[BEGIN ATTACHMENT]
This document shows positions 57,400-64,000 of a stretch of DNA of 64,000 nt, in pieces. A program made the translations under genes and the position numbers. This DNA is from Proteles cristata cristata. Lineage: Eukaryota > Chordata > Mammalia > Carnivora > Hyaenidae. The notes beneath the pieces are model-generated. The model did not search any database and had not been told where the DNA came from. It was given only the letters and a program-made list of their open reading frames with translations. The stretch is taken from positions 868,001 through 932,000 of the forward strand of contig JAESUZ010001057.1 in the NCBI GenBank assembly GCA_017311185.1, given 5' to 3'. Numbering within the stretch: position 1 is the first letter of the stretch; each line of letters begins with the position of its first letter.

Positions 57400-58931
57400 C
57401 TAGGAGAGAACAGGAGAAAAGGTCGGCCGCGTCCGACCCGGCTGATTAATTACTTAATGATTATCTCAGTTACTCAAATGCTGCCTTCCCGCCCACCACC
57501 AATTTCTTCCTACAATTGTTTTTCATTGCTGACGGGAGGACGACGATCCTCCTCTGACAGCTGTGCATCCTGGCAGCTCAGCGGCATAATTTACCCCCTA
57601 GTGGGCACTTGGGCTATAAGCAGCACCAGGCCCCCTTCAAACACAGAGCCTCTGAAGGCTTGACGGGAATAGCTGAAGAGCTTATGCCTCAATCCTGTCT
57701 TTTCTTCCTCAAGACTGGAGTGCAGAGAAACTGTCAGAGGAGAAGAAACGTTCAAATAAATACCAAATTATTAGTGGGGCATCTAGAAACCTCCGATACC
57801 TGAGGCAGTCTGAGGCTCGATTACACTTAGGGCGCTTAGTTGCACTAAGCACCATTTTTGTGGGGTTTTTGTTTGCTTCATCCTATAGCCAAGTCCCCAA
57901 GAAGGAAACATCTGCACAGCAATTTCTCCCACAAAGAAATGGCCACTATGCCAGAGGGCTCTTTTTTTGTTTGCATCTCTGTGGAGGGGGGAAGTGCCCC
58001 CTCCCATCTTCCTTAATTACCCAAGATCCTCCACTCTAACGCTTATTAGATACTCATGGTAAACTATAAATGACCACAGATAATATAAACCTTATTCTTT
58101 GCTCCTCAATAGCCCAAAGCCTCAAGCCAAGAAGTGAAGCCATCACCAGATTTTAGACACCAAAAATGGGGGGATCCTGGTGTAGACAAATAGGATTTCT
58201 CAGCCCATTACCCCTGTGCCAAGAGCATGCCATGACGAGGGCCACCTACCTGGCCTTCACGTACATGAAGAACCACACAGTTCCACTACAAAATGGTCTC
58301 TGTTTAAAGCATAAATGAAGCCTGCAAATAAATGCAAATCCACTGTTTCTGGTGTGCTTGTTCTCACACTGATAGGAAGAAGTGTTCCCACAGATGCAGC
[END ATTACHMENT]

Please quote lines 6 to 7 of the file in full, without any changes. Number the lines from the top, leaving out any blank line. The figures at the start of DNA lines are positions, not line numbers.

57601 GTGGGCACTTGGGCTATAAGCAGCACCAGGCCCCCTTCAAACACAGAGCCTCTGAAGGCTTGACGGGAATAGCTGAAGAGCTTATGCCTCAATCCTGTCT
57701 TTTCTTCCTCAAGACTGGAGTGCAGAGAAACTGTCAGAGGAGAAGAAACGTTCAAATAAATACCAAATTATTAGTGGGGCATCTAGAAACCTCCGATACC